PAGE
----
Kiln shell replacement procedures
by Michael Schweinert,
A-C Equipment Services Corp, USA
The shell is the driving force behind many of the problems that arise in a kiln and these problems are typically caused by, what are commonly referred to as doglegs and hotspots. Sometimes hotspots are the root cause of a dogleg and other times they are not. Shell irregularities, be it ‘out-of-roundness’ or a crack in the shell, precipitate a wide variety of issues. All of these issues have detrimental effects on the ancillary equipment. They range from cyclically loading rolls and frames causing hot bearings or frame failures, wobble in tyres leading to convex tyres and concave rolls resulting in difficult thrust adjustments and variations in drive loading causing poor gear set contact and other drive equipment issues.
Course of action
Once a shell anomaly is discovered, the course of action is the same. How much shell is needed and where? First, someone with experience in kiln repair should
be consulted and all of the problems identified.
From there a kiln shell run-out analysis will need to be performed. This shell run-out analysis will provide the information to determine which portion of kiln shell should be targeted to remove the detrimental dogleg nodes and shell deformation. With this determined, the kiln shell can be manufactured. New shell options include machined tyre sections, uniform thickness free-floating tyre pads to allow for future tyre gap control, upgraded tyre retainer designs using improved welding procedures and tighter rolling tolerances for better quality refractory installations. After all, what point is there in replacing shell if you are not going to improve longevity and reliability?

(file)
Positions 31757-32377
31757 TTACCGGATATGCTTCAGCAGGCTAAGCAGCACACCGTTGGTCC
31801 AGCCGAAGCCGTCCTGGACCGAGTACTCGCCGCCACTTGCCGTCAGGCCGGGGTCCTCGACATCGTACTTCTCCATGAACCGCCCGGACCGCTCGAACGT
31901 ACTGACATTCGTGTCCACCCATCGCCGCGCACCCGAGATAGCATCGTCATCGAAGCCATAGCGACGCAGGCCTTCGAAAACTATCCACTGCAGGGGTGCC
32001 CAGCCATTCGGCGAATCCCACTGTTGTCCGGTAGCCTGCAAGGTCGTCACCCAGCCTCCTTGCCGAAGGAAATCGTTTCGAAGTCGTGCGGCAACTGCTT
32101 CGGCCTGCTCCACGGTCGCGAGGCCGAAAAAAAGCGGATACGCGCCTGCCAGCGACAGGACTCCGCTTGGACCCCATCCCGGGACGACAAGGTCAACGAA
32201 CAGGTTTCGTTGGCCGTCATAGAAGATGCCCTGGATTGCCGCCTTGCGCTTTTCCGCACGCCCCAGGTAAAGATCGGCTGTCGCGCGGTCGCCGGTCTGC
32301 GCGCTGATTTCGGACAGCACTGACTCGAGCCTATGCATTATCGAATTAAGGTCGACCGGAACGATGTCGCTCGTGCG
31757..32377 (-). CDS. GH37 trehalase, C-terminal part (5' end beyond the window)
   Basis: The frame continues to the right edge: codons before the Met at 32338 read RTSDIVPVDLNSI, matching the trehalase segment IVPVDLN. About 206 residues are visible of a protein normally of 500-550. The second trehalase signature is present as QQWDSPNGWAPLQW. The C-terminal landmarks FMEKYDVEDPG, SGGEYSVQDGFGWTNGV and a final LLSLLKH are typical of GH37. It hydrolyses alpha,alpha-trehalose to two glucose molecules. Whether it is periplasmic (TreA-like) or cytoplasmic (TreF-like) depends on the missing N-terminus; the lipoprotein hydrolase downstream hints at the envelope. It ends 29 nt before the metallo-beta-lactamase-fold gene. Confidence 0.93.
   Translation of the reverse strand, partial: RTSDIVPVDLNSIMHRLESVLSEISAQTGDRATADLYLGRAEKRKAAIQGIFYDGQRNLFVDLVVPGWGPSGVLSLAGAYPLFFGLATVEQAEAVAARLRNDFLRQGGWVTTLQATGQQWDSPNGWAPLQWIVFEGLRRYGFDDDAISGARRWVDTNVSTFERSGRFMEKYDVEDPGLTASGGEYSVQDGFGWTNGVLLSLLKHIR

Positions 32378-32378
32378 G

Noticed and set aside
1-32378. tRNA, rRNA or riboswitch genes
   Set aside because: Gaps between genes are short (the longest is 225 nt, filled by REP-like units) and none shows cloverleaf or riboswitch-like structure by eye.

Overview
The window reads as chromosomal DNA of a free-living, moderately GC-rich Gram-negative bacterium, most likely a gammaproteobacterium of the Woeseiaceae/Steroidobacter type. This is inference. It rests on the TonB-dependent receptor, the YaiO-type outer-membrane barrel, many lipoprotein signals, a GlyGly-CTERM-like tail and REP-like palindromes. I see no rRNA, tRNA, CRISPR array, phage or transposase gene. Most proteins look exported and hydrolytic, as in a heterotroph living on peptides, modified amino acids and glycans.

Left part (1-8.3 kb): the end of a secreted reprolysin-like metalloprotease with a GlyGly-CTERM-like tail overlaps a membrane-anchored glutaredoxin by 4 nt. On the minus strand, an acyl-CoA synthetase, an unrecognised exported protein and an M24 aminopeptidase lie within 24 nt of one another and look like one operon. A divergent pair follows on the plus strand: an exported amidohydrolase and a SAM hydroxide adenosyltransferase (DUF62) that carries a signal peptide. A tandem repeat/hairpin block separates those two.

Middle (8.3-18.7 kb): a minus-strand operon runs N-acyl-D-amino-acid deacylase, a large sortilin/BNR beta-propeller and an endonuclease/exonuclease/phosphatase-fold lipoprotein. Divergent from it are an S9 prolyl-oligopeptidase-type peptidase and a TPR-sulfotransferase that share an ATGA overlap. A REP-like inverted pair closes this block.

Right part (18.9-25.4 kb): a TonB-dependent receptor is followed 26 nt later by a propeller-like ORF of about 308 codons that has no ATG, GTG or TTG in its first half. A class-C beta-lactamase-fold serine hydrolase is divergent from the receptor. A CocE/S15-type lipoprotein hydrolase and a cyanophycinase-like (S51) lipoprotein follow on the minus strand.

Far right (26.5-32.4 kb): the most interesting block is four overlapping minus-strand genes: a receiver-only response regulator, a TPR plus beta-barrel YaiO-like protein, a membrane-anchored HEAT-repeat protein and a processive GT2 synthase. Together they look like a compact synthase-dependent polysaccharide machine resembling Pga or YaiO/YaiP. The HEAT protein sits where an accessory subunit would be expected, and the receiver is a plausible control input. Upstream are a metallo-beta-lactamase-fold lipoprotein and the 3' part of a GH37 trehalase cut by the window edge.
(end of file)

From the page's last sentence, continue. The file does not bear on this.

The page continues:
Most important in the replacement of the kiln shell is finding someone very experienced and meticulous in the installation. While many companies are able to ‘replace shell’, there are many nuances that must be taken into account for a quality installation.
The kiln shell replacement process can be broken down into the following steps: layout, removal, installation, alignment and welding.
The layout of the kiln shell to be removed is a critical step as it determines the amount of shell to come out, in what sequence and in what sizes. In this step everything from crane capacity and shell section weights and lengths, to cribbing locations and section staging is taken into account. Everything must be properly placed so that the next step, shell removal, goes seamlessly. Once the kiln shell lengths, weights, cribbing and crane requirements are determined, the shell layout can begin. The ultimate goal is to cut the shell, at the proper location, perpendicular to the centreline of the kiln. One of the best ways to do this is to perform a series of stop cuts in the kiln as it is rotating, paying special attention to keep the thrust tyre against the thrust roller and also against the same set of tyre retainers. Once the cuts determining the overall length are complete, a relief cut must be laid out. This is usually 10-12in- wide section on one end and, once removed, will provide some extra room for removing the shell.
Finally, the kiln must be parked and the drive locked out, the support cribbing raised into position, the relief section cut out by hand and the kiln pushed apart by 1-1.5in to allow extra room to get the new shell back in.
With stop cuts in, the cribbing up and the relief section removed, it is time to rig the shell pieces for removal. Typically, a spreader beam is used to provide more leeway and control while removing a section. Under the spreader beam, braided cables can be shackled together through the clearance holes that have been cut in the kiln and reinforced. It is critical that the shell thickness is analysed to make sure that the cables and reinforcing will not tear the shell. The shell is then cut free of the rest of the kiln with the use of torches.